Communication should include solicitation of client feedback. Robinson suggests asking clients: “How am I doing and is there anything you would like to see different?” Their answers, he points out, “are valuable for your direction and their satisfaction.” Sleet fully endorses this approach. If a client ever expresses dissatisfaction, she relays the feedback to the relevant UKG team so that the team can learn from it.

When a transaction is completed, RCR asks how the client felt about the process and RCR’s performance. According to Jones, the feedback enables RCR to continue to improve its internal processes to deliver the best client experience, which is critical to the firm’s reputation, and which can strongly influence whether clients will become advocates in helping RCR win other assignments.


RCR also vets prospective clients to determine if the client is a good fit. Michelle Shipman, founder and CEO of SearchLight Properties in Orcutt, Calif., has learned the importance of these efforts: “We’ve had clients that have been overbearing and impossible to please no matter how hard we tried and how much we’d done for them,” she says. “We’ve had clients that want to repeatedly make low, unreasonable offers. We’ve had clients with unrealistic expectations who want us to drop everything to show them a property and aren’t appreciative of our time when we do.”

To avoid these scenarios, SearchLight now strives to weed out the “sour apples” early on. Shipman explains: “One of our core values is to ‘Start the day with a grateful heart.’ If we speak to a prospective new client with a very negative and demanding spirit, we know that we’re not going to be a good fit for them.”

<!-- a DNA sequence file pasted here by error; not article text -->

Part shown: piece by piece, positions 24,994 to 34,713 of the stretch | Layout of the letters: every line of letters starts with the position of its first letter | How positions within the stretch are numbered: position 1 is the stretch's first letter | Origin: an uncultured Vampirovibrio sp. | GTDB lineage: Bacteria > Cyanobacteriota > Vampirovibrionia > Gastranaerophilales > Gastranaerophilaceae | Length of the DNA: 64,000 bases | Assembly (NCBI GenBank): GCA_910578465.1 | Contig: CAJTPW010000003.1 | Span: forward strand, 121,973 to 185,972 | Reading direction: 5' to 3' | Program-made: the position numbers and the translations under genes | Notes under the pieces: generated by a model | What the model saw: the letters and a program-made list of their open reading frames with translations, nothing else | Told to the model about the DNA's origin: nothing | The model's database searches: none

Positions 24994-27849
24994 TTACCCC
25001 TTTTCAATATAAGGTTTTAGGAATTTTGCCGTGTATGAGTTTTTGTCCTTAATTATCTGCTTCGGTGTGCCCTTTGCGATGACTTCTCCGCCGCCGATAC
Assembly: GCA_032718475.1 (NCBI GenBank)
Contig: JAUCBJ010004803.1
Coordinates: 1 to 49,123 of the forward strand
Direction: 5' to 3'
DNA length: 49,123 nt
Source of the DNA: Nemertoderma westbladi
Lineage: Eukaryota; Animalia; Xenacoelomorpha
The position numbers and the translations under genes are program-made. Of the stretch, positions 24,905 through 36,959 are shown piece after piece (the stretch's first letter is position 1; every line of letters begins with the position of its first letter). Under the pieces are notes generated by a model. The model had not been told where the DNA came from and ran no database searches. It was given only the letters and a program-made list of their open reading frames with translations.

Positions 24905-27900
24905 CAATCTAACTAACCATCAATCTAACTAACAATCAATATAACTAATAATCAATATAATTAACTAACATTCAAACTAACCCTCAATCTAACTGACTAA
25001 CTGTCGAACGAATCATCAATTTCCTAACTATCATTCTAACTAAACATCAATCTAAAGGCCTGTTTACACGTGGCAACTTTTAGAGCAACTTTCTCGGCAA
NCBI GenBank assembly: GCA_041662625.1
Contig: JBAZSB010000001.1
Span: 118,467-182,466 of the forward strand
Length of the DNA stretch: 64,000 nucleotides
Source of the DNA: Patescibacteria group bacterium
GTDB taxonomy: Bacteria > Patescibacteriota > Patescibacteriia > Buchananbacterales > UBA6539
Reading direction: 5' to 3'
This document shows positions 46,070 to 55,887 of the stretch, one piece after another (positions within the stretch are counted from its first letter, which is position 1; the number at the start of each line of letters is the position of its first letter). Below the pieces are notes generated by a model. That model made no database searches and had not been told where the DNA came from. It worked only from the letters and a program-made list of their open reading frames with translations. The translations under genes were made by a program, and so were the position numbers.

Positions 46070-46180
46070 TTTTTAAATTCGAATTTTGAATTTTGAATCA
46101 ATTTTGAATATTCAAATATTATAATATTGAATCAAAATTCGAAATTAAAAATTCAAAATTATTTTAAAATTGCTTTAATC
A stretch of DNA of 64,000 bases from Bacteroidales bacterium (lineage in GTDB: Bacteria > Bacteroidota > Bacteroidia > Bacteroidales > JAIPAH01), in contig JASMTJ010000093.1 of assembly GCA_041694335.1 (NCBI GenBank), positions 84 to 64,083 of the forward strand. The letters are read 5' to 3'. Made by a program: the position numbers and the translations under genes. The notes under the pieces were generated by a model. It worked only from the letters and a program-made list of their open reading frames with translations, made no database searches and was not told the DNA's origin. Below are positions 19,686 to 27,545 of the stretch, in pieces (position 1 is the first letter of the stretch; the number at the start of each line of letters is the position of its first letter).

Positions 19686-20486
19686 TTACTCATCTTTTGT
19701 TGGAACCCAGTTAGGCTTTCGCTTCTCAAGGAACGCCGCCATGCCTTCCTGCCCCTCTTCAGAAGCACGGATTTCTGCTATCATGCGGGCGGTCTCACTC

Sometimes the client is the problem. Sometimes an assignment fails for other reasons. Whatever the reason, learn from the failure. “There’s always a teachable moment with absolute and complete failure,” says Masino. He points out that most of the successful people he’s met have had “excellent experience with failure,” which he stresses is a foundational component of success. It also helps brokers anticipate scenarios where problems might occur in the future and head them off.

“There’s always a teachable moment with absolute and complete failure.”


“Many studies have proven that keeping a client is much less expensive than earning a new one,” notes Robinson. That’s why it’s essential for brokers to set expectations, communicate regularly with clients, and ask for feedback. These steps help to propel long-term, fruitful client relationships. They don’t guarantee success, of course; chances are that even the most talented and esteemed brokers will experience a bad client relationship at some point in their careers. If and when that happens, try to see the silver linings. You’ll more easily recognize the characteristics of a bad client and potential problems that might arise in a transaction. And you’ll be able to devote your valuable time and energy to clients that appreciate your commitment and expertise. In short, you’ll be able to turn ordeals into deals.

Sponsored By SIOR Foundation
This article was sponsored by the SIOR Foundation - Promoting and sponsoring initiatives that educate, enhance, and expand the commercial real estate community. 
The SIOR Foundation is a 501(c)(3) not-forprofit organization. All contributions are tax deductible to the extent of the law.


Street Jones, SIOR

Chris Masino, SIOR

Walter Robinson, SIOR


Media Contact
Alexis Fermanis SIOR Director of Communications